Most nominees for political office are chosen through the primary election system. Many have noted that this system tends to select the more "extreme" candidate for either party at the expense of the more moderate candidate since it is the hard-core Republican or hard-core Democrat who tends to show up for these primary elections. However, that assertion tends to miss the point and assumes that all hard core Republicans are extremely conservative and all hard core Democrats are extremely liberal. I believe that a person who considers themselves a hard core Republican in Maine, for example, would not describe themselves as extremely conservative or that one who considers themselves a hard core Democrat in Alabama would not also consider themselves extremely liberal. It may be true in certain locations in the country like San Francisco where the hard core Democrat IS extremely liberal. By and large, the extremes tend to cancel one another out.
Primary election laws vary by state. In closed primaries, only registered and declared party voters can vote in their respective party's primary election. Usually one has to declare party affiliation at some specified time prior to the primary. In semi-closed primaries, independent voters or new voters are allowed to declare their party on the day of the primary and then vote in that party's primary. The final option, open primaries, comes in two forms. In a blanket primary, there is a single ballot with candidates from all parties and the top vote getter from each party then moves on to the general election. It is possible that two or more Democrats, for example, may be the top vote getters with a Republican finishing fourth. However, the first and fourth overall vote getters in this system would move onto the general election. In the open top-two-vote-getter (TTVG) system, the top two vote getters regardless of party would move on to the general election. It is very possible for a Democrat versus Democrat or Republican versus Republican general election could result.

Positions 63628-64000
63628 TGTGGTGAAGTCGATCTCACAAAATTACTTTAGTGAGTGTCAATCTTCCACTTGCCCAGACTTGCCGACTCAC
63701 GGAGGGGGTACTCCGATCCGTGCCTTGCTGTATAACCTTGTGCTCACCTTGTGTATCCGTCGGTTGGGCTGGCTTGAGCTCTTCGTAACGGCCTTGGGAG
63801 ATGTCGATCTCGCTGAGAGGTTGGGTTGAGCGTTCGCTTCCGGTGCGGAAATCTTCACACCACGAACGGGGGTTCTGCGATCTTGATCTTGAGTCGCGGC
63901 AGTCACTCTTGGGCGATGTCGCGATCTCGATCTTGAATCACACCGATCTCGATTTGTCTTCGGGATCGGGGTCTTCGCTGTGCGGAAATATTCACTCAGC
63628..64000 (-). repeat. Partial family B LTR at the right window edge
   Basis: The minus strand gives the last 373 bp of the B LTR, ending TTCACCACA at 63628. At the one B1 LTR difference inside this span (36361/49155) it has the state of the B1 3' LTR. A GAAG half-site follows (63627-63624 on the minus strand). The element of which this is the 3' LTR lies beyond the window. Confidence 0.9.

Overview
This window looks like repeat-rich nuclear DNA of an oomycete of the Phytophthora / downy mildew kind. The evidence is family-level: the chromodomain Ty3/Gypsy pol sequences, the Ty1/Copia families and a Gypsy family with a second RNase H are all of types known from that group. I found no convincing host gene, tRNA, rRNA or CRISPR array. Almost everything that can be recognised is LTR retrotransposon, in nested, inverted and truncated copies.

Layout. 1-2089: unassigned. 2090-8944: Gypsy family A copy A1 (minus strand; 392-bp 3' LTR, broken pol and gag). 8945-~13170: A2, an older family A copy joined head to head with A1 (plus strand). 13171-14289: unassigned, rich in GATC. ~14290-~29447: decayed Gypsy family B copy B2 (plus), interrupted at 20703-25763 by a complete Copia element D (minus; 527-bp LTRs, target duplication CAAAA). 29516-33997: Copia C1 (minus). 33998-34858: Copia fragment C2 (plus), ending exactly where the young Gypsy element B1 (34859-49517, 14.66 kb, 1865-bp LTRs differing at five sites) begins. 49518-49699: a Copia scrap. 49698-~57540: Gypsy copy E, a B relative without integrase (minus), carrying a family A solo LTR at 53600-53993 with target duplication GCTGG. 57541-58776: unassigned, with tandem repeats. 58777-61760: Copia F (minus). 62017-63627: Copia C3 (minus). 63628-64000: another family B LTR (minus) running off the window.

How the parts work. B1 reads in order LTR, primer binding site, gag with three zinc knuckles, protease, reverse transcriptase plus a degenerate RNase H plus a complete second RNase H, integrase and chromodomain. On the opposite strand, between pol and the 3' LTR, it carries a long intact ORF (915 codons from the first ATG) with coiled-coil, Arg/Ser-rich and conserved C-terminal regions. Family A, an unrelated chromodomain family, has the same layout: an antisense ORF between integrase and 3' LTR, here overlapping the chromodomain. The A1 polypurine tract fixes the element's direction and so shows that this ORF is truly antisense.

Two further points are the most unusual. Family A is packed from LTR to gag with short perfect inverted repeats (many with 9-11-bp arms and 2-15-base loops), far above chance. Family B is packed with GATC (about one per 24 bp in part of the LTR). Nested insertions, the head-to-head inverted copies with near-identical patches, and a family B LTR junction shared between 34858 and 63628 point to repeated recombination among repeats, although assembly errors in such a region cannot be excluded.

In fact, California recently adopted the TTVG system in 2012. The system is obviously simplistic. The general idea is that regardless of party affiliation (actual registered party members know which is which), candidates are "forced" to reach out to the approximate 20% of the electorate that is independent. In effect, it is an attempt to limit the influence of political parties at the primary level by focusing on ideology, issues and solutions. However, this system institutionalizes the concept that the so-called moderate candidate should be the preferred candidate in all situations and at all levels. In effect, it is appealing to an actual small percentage of the electorate to decide an electoral outcome.